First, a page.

On January 15, the Hunga Tonga-Hunga Ha’apai underwater volcano violently erupted, spewing ash and causing a tsunami which hit islands across Tonga. Food and water supplies and air quality have been affected across majority of the country and communication lines were interrupted for days. Here, Unicef speaks to children on the island of Tongatapu about their experience.
Speaking of her experience during the eruption and tsunami, 10-year-old Ma’ata Finau told Unicef: “The time when I heard it, we were all in our house. That’s the time I heard the explosion of the tsunami. It was like something happened to our ears. [I got] scared.
“Then there was a lot of people driving down the road, but they didn’t say anything to us. There was one man who was driving on the road and yelled for us to run because the sea is already as high as the coconut tree. So, we didn’t grab anything. We dropped everything and jumped in the car and drove off. And as we drove off the clouds darkened. We went to Tokomololo.”
Tonga’s population is spread across 36 of Tonga’s 169 islands, but about 70 per cent live on this main island. The capital, Nukuʻalofa, sits on the Tongatapu island’s north coast and along the Fanga’uta Lagoon.
The Hunga-Tonga-Hunga-Ha’apai volcano eruption on January 15 caught on camera.
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Following weeks of volcanic activity emitting ash, the Hunga Tonga-Hunga Ha’apai underwater volcano in Tonga erupted violently on January 15, 2022, with satellite imagery indicating a 5km-wide plume of ash, steam, and gas, rising approximately 20km above the volcano.
The Hunga Tonga-Hunga-Ha’apai volcano, sits 40 about 65km north of the capital, Nuku’alofa and about 30km southeast of Tonga’s Fonuafo’ou island. It sits underwater between two small islands at about 2000 metres high from the sea floor, with about 100m visible above sea level. Within minutes, the volcanic eruption caused a tsunami on Tonga’s largest island, Tongatapu, with waves recorded at 1.2m near Nuku’alofa city flowing onto coastal roads and flooding properties.
Many of Tonga’s islands are low-lying with only minimum elevation. Tsunami warnings were also issued for Fiji, Samoa, Vanuatu, Australia, and New Zealand. The majority of the country has been impacted by a 1-2cm layer of volcanic ash, which is affecting water and food supplies, and negatively impacting air quality. In the coming days, access to clean water supply will be an immediate priority.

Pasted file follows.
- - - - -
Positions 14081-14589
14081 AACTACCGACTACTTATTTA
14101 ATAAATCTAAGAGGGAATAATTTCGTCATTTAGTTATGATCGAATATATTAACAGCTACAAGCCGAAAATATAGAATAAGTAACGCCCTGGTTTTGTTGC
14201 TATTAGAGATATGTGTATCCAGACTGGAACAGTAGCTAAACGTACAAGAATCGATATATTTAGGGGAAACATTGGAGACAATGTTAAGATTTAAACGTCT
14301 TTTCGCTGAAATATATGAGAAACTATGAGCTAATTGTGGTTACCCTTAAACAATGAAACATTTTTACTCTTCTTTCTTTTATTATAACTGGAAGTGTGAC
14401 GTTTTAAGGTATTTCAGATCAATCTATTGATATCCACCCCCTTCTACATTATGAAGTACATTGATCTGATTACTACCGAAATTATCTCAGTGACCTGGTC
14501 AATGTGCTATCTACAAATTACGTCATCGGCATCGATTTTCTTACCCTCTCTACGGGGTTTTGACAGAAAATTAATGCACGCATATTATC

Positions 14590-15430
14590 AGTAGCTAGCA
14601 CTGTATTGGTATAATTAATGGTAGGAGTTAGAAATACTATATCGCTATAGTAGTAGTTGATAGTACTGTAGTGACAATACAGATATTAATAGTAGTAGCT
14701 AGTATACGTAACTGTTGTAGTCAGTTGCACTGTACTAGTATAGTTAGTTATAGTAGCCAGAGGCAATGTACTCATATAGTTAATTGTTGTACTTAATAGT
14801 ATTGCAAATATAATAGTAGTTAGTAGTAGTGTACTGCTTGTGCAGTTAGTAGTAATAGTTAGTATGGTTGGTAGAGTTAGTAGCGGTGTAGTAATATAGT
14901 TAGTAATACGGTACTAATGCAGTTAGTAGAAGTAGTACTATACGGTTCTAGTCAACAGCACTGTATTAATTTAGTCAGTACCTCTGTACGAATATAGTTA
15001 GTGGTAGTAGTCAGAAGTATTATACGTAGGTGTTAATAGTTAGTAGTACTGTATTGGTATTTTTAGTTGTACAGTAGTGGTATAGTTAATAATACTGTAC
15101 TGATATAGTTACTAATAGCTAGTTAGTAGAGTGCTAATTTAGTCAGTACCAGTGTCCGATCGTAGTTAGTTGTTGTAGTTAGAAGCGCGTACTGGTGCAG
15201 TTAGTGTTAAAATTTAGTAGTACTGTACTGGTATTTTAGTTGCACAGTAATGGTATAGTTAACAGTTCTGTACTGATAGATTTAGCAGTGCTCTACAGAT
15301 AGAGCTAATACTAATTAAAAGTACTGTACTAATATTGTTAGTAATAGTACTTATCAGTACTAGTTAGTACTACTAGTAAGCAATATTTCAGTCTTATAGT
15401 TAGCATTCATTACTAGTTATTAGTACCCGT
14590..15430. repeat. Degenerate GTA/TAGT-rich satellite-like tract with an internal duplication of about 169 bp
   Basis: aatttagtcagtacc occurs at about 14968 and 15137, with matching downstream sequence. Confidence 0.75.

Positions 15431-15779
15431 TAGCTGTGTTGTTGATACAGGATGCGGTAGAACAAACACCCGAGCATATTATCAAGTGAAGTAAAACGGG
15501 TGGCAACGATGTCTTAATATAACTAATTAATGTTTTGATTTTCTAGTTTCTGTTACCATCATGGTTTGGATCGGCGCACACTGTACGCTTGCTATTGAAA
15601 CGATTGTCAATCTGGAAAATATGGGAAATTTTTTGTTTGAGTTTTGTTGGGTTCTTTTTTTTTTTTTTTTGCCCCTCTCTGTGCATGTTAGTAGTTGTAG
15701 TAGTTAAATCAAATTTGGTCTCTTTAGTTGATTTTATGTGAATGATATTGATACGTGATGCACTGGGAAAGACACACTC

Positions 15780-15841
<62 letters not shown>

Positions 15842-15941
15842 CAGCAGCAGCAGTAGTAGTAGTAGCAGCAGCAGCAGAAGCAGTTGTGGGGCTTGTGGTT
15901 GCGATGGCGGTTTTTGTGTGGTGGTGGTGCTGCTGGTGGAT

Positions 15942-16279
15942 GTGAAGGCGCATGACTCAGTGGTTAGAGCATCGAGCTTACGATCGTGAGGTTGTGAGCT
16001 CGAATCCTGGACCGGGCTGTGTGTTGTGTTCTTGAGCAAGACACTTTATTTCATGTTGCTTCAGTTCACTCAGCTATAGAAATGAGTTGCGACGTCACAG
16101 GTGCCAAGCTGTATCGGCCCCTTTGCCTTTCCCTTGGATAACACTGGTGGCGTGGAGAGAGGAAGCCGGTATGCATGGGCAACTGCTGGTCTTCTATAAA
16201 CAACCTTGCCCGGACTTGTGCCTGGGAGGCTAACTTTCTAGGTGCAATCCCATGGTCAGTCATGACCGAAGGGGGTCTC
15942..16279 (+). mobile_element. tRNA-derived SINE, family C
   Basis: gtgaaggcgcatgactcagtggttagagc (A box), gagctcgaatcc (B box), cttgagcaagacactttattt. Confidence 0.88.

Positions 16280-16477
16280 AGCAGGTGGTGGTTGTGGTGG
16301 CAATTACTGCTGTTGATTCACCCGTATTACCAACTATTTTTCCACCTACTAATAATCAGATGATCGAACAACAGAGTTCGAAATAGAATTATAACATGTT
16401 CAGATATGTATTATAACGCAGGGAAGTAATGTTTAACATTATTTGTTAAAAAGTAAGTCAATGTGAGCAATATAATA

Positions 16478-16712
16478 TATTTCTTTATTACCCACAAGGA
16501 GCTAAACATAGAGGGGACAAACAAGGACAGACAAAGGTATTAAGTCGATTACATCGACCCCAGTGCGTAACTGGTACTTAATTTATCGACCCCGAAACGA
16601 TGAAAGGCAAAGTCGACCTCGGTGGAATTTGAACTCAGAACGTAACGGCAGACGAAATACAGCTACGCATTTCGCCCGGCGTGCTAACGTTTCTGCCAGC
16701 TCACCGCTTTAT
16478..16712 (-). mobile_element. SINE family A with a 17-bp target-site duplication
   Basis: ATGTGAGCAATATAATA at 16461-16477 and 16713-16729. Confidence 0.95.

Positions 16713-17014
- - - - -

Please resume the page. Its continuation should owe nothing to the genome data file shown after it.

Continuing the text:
Communication lines had been interrupted since January 15, making it difficult to get information on the extent of the damage.
Unicef is ready to work together with the Government of Tonga and its partners to ensure urgent life-saving support is provided to families and children in the aftermath of the volcanic eruption and tsunami. Once the needs are confirmed by the Government of Tonga, Unicef is ready to transport its pre-positioned emergency supplies from Fiji and Brisbane warehouses. These include essential water, sanitation, and hygiene kits, water containers and buckets, water field test kits, tarpaulins, recreational kits, and tents, that can be immediately mobilised for distribution.
The immediate response efforts on the ground include providing clean water, and emergency health supplies for children and families affected. Additionally, psychosocial support will be essential for improving the well-being of parents and children affected by the tsunami.
Unicef will be working with its partners to ensure parents and children affected by the emergency are provided with the psychosocial support they need. With borders closed in Tonga due to the ongoing Covid-19 pandemic, Unicef will work with the government and its partners on the ground to reach children and families with the support they urgently need.
Semisi Fataua, 15, had been away from home when the eruption happened.
“That evening we went to gather some root crops for school sabbath (for the following day),” he told Unicef.
“We were in the village of Kolovai when the first explosion from the eruption happened. So, I told my uncle for us to return. But then the second explosion was larger, and the owner of the resort ran down yelling a tsunami is coming.
“After [the tsunami passed] we came down and I saw that the waves came and damaged the house. Big trees and branches were pushed inside the yard.”
Saia Monu, 15 said he’d been at home when the eruption happened, “I was at home playing video games when I heard the explosion and I got very scared.
“There were trees [from the tsunami] in the house that damaged it a lot. I was worried and scared to hurry up and leave. So, we ran for safety. It was me, my grandmother and aunt. All my brothers were already in town [Nuku’alofa] with the two younger ones.
“It was just us who had to run for safety.”
Nine-year-old Ana Fatai Na’a told Unicef, “I felt sad that the sea overflowed.
“While it was happening, I was scared, and I am still sad, but it is slowly getting better. We sought safety in Tofoa [village] … to Villa then we went to Tofoa.”
Moui-He-Kelesi, 15, said she was scared hearing the explosion and ran to mother for comfort.
“When I heard the explosion from the eruption, I felt scared. I cried as I was running, and I was trying to hold onto my mum.
“The ash rained down onto the road when we were driving, and it was hard to see out the windows. We kept having to stop so my brother could wipe the ash off the windscreen.
“When we returned home, our fence was destroyed, the dishes in the house were all broken, and there were no clothes because the tsunami had taken it all.”
This article was supplied as part of Stuff’s partnership with Unicef NZ. Unicef stands up for every child so they can have a childhood. Find out more at unicef.org.nz.